Customs Act 1901


Division 1 - Powers of officers  

Subdivision C - Search warrants in respect of things believed to be evidential material  


A judicial officer may issue a warrant to search premises if the judicial officer is satisfied by information on oath that there are reasonable grounds for suspecting that there is, or within the next 72 hours there will be, any evidential material, other than evidential material that is also a forfeited good, on or in the premises.


(a) the person applying for the warrant has, at any time previously, applied for a warrant relating to the search of, or the seizure of goods that are on or in, the same premises; and

(b) the premises are not a Customs place;

the person must state particulars of those applications and their outcome in the information.

If a judicial officer issues a warrant, the judicial officer is to state in the warrant:

(a) the offence to which the warrant relates; and

(b) a description of the premises to which the warrant relates; and

(c) the kind of evidential material that is to be searched for under the warrant; and

(d) the name of the authorised person who, unless he or she inserts the name of another authorised person in the warrant, is to be responsible for executing the warrant; and

(e) the time at which the warrant expires (see subsection (3A)); and

(f) whether the warrant may be executed at any time or only during particular hours.


The time stated in the warrant under paragraph (3)(e) as the time at which the warrant expires must be a time that is not later than the end of the seventh day after the day on which the warrant is issued.

If a warrant is issued at 3 pm on a Monday, the expiry time specified must not be later than midnight on Monday in the following week.

The judicial officer is also to state in the warrant:

(a) that it authorises the seizure of things (other than evidential material of the kind referred to in paragraph (3)(c)) found on or in the premises in the course of the search that the executing officer or a person assisting believes on reasonable grounds:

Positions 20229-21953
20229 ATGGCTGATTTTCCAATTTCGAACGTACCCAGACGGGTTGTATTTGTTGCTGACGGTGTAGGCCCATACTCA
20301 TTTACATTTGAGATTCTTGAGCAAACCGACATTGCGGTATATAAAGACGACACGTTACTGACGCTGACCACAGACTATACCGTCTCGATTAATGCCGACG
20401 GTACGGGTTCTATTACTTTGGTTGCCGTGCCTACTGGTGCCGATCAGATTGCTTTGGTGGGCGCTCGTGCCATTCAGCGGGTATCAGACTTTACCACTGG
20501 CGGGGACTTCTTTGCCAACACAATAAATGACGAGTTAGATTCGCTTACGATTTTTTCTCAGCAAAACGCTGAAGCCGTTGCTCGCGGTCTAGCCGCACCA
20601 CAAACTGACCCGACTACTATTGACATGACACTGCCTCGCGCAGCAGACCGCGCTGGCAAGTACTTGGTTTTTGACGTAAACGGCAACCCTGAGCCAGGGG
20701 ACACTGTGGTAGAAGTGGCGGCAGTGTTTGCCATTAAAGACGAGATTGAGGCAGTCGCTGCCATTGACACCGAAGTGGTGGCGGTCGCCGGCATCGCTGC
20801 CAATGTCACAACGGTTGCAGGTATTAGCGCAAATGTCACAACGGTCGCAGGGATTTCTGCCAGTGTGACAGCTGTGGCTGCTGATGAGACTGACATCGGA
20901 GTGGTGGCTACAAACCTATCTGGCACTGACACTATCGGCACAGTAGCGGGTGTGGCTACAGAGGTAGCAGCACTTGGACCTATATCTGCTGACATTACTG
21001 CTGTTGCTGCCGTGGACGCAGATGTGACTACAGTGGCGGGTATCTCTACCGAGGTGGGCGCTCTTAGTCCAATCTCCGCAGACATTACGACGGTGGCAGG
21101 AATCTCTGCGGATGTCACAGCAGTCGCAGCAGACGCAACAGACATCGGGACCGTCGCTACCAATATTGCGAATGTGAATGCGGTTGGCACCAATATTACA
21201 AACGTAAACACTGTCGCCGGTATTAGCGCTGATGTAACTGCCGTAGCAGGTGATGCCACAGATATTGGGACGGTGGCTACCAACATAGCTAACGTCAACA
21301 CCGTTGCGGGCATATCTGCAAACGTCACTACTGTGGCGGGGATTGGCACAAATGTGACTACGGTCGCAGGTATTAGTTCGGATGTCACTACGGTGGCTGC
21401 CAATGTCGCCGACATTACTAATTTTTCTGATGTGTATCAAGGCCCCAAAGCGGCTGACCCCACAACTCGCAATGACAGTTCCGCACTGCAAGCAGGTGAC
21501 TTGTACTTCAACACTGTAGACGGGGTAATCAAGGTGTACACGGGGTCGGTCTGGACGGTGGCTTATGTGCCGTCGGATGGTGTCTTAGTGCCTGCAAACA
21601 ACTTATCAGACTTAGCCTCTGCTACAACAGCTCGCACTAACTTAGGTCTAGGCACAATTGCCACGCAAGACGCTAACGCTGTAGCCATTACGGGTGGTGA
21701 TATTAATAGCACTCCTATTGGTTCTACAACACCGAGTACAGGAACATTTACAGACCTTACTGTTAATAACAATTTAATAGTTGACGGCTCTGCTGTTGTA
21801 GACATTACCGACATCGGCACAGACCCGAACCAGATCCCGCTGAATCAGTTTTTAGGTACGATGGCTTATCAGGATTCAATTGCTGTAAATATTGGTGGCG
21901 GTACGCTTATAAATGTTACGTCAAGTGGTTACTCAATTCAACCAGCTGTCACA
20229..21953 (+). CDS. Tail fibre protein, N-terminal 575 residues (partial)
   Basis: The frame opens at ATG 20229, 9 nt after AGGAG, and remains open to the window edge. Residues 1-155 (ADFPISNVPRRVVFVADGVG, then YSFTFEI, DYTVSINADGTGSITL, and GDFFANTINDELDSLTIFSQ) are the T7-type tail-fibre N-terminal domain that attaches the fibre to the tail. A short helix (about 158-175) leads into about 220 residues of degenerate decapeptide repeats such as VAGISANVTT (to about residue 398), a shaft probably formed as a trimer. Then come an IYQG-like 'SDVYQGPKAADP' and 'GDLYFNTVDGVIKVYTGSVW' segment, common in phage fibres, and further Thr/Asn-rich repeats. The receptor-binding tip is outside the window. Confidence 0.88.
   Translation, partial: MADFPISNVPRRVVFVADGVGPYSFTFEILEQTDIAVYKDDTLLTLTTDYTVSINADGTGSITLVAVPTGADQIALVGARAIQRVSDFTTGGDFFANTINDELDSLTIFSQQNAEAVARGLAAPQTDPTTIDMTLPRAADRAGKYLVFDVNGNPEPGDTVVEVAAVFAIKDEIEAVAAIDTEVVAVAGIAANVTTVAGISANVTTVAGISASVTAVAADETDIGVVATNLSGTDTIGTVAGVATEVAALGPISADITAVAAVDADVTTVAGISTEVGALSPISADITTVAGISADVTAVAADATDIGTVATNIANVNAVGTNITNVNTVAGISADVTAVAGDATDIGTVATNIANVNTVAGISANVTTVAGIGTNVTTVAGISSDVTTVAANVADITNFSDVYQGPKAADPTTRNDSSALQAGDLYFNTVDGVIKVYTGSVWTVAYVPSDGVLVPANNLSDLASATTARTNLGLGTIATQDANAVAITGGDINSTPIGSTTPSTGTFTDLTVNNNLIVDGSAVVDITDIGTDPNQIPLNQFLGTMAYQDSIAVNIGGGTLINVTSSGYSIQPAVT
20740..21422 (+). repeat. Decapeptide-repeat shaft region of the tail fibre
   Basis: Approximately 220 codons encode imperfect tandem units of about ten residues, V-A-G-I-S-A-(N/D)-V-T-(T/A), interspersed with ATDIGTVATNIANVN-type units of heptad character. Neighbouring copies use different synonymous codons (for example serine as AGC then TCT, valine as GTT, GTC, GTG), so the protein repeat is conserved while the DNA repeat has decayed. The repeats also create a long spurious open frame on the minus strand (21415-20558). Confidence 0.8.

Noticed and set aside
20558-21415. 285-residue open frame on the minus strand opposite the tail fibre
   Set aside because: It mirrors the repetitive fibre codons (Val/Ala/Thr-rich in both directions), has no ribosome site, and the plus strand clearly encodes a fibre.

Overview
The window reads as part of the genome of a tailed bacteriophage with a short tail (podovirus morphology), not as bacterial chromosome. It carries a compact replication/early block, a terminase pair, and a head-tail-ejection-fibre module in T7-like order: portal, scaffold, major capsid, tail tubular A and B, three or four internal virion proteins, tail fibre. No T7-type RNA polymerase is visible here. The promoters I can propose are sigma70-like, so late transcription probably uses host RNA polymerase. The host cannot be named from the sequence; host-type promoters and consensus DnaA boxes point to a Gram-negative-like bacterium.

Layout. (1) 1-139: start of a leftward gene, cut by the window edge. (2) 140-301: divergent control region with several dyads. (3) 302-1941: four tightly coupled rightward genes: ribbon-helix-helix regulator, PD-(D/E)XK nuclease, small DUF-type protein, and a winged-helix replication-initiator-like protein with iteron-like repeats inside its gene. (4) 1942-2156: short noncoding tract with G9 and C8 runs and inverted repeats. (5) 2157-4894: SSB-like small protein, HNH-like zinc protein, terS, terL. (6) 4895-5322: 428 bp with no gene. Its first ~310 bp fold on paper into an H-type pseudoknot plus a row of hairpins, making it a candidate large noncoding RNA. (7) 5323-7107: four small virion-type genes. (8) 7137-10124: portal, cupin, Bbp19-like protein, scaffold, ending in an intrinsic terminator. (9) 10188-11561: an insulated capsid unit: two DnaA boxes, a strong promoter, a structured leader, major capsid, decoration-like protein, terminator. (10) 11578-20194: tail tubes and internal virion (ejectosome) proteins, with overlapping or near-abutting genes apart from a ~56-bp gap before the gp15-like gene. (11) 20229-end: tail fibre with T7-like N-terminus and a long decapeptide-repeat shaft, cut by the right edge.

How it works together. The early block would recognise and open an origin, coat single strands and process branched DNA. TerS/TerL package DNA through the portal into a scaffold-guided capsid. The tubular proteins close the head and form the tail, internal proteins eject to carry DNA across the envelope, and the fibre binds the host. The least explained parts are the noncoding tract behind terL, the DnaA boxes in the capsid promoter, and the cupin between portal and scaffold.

(i) to be evidential material in relation to an offence to which the warrant relates or to another offence, or to be evidential material (within the meaning of the Proceeds of Crime Act 2002 ) or tainted property (within the meaning of that Act); and

(ii) not to be forfeited goods;
if the executing officer or person assisting believes on reasonable grounds that seizure of the things is necessary to prevent their concealment, loss or destruction or their use in committing an offence; and

(b) whether the warrant authorises an ordinary search or a frisk search of a person who is at or near the premises when the warrant is executed, if the executing officer or a person assisting suspects on reasonable grounds that the person has any evidential material or seizable items in his or her possession.


Paragraph (3)(e) and subsection (3A) do not prevent the issue of successive warrants in relation to the same premises.


If the application for the warrant is made under section 203M , this section (other than subsection (3A)) applies as if:

(a) subsection (1) referred to 48 hours rather than 72 hours; and

(b) paragraph (3)(e) required the judicial officer to state in the warrant the period for which the warrant is to remain in force, which must not be more than 48 hours.

A judicial officer of a particular State or Territory may issue a warrant in respect of the search of premises in another State or Territory.


This section is not to be taken to limit any power of search granted to an officer of Customs under any other provision of a law of the Commonwealth.

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